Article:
Mike Montgomery on the Significant Challenge of Staying Healthy as a Swing Man

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Mike Montgomery on the Significant Challenge of Staying Healthy as a Swing Man

Chicago Cubs

In a half-season with the Cubs back in 2016, Mike Montgomery made five starts and 12 appearances as a reliever down the stretch, before returning to the bullpen for the postseason (he got one pretty big out in November, if you remember).

In 2017, the Cubs leaned heavily on Montgomery’s swing-man skills, as he drew 14 starts throughout the course of the year, while making another 30 appearances out of the bullpen.

And after earning an impressive 3.38 ERA over those 130.2 IP in 2017, Montgomery went into the 2018 season hungry for a larger positional commitment from the Cubs. If you recall, he was rather (understandably) outspoken about his desire to be a starter and the potential benefits to his performance therein. He argued that knowing his role from Day 1 – and being able to prepare for it accordingly in the offseason – would play a disproportionately large role in his future success as a starter. The Cubs – also understandably – were not in a position to guarantee him any number of starts, after having just inked Yu Darvish and Tyler Chatwood to meaty deals with promises to join Kyle Hendricks, Jon Lester, and Jose Quintana in the rotation.

The Cubs did, however, acknowledge Montgomery’s legitimate concern, and did their best to explain how there would be starts for Montgomery throughout the year and that they’d try to keep the swinging back-and-forth to a minimum (i.e. long stretches in the pen, long stretches in the rotation). As luck would have it, Montgomery was needed before long: both Yu Darvish (injury) and Tyler Chatwood (command) were out of the 2018 rotation in time.

So in 2018, Montgomery made five more starts than he did the year prior (19 starts) and wound up just short of his inning total from the year before (124.0 IP). His results weren’t quite as good (3.99 ERA, 3.94 FIP), but he proved himself a capable starter nonetheless.

And heading into 2019 … not much else has changed. In fact, things are just about where they were at this time last year. The Cubs rotation still has Kyle Hendricks, Jon Lester, and Jose Quintana, but now Yu Darvish is back with a new lease on life and Cole Hamels is in the fold, too – to say nothing of Tyler Chatwood’s quietly impressive Spring.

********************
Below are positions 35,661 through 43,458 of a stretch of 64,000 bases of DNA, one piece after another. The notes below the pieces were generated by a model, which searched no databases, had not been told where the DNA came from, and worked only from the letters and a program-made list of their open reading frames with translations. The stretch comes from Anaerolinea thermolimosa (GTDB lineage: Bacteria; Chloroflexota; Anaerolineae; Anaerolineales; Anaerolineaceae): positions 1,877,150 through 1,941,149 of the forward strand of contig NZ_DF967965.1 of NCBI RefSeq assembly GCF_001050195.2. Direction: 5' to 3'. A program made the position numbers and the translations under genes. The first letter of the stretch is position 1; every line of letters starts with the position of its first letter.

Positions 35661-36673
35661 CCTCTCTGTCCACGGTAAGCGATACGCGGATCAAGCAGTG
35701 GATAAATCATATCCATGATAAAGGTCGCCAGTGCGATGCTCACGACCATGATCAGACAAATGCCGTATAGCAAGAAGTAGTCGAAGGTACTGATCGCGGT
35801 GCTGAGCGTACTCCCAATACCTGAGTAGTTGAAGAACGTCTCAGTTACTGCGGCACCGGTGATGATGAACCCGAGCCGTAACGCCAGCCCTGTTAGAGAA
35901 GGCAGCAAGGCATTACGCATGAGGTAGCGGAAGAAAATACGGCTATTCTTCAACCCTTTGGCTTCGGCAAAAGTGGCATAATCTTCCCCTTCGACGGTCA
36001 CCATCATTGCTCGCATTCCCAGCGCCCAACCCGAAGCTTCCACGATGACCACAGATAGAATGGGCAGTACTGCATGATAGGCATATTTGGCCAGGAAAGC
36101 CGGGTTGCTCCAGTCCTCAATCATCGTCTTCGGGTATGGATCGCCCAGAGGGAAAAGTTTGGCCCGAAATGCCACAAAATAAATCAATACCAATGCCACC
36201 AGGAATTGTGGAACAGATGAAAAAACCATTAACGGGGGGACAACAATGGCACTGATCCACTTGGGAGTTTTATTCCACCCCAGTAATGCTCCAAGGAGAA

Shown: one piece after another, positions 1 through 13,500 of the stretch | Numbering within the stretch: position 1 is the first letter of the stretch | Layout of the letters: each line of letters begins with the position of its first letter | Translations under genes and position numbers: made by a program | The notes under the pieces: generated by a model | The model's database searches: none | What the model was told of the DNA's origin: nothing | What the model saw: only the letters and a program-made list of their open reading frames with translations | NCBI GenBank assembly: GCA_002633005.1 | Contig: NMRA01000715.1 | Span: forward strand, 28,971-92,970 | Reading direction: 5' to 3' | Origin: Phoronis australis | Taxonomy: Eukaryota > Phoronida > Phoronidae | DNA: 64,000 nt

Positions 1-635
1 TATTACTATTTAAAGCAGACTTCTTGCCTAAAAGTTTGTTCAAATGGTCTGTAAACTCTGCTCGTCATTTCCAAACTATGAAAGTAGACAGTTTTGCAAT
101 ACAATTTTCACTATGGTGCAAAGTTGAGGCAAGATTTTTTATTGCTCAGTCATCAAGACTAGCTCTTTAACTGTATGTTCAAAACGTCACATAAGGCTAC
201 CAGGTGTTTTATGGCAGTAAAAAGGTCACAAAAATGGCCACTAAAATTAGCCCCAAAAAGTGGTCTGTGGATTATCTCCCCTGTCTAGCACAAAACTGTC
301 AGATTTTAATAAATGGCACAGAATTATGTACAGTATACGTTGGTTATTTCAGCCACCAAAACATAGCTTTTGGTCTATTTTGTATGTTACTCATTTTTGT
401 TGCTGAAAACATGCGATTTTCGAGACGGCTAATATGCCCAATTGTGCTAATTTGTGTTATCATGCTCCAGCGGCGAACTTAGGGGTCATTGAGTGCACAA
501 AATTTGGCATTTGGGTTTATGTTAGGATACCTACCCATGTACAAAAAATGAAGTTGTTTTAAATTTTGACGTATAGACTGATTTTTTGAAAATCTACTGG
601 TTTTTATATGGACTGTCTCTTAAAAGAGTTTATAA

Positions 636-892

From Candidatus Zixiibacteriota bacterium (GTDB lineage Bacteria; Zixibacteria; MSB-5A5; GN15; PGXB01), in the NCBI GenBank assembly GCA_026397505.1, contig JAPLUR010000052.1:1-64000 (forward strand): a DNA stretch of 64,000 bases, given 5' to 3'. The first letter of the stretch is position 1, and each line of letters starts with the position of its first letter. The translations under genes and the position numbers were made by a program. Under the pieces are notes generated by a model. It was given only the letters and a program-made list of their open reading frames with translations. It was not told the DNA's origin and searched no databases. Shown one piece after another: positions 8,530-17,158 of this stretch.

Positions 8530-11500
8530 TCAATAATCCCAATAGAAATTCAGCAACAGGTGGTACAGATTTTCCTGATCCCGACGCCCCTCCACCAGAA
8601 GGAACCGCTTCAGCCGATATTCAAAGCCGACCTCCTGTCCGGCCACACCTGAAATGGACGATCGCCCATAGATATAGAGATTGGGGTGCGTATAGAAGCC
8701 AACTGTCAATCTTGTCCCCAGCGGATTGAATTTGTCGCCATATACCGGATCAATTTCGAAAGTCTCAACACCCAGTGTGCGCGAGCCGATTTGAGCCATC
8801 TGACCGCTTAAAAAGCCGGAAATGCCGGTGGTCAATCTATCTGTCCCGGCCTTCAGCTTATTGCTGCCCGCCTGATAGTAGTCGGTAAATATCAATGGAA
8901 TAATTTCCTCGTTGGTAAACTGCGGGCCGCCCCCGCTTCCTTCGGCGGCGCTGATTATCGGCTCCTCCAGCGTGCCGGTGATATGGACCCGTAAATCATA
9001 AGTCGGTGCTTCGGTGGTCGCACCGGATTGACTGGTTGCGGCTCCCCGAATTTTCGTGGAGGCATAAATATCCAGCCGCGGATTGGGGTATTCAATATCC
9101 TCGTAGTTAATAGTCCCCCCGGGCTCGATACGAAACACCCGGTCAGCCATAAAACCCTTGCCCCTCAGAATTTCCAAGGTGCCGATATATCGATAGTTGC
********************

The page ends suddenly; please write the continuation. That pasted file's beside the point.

The Cubs will once again be unable to commit a guaranteed share of starts to Montgomery, even if we all more or less know he’ll probably end up with 15-20 starts by the end of the year.

But unlike last season, Montgomery isn’t asking for a commitment or pushing the Cubs for more. I think, at this point, he knows he’s capable of being productive in a swing role, and, like it or not, that’s the best way to help out his team. HOWEVA, that doesn’t mean he doesn’t have an important point to make

(Photo by Russell Lansford/Getty Images)

Montgomery may be comfortable with his ability to produce this year, no matter the role, but he is keeping it real about staying healthy: “You look at the history of baseball, and there aren’t a lot of guys who have been able to do the role I’m in and stay healthy,” Montgomery told the Tribune. “It’s alarming. For me, it’s a challenge. Can I be the anomaly and stay healthy? I think I can. I just have to be smarter and really work harder. But … it’s very hard to not have that set routine. I definitely have run across some of those challenges. But I just have to find a way to get it done and be healthy. It’s on me. We’ll see.”

Like last winter, those are some atypically candid words from the Cubs southpaw, but also not lies. Although there’s probably at least some chicken-and-egg’ing going on with some other guys who wind up swing pitchers, Montgomery is right that staying healthy in a swing-role isn’t easy (and he’s already dealt with some tightness this Spring) and he really might have to work harder than most to maintain his health. And considering that this is his livelihood, I really don’t have any problem with anything Montgomery’s said.

Hopefully, the Cubs can keep this in mind and try hard – like last season – to keep the actual swinging to a minimum. In other words, if there’s just a need for one singular start, that start should probably go to someone like Tyler Chatwood (depending, of course) or Alec Mills. And then, by contrast, if someone in the rotation is going to be out for an extended period of time, Montgomery can step in and take 4, 5, 6 starts in a row (or whatever). That’s not going to completely alleviate the problem, but it could help to mitigate the risks of injury *and* improve Montgomery’s performance.

At this point, Montgomery has done SO MUCH for this Cubs’ window of contention, I’m inclined for the Cubs to do right by him as much as possible. They can’t just break and give him something that’s not in the best interest of the team, but they can bend a bit, and also can reward him well through his arbitration years.

Author: Michael Cerami

Michael Cerami covers the Chicago Cubs, Bears, and Bulls at Bleacher Nation. You can find him on Twitter @Michael_Cerami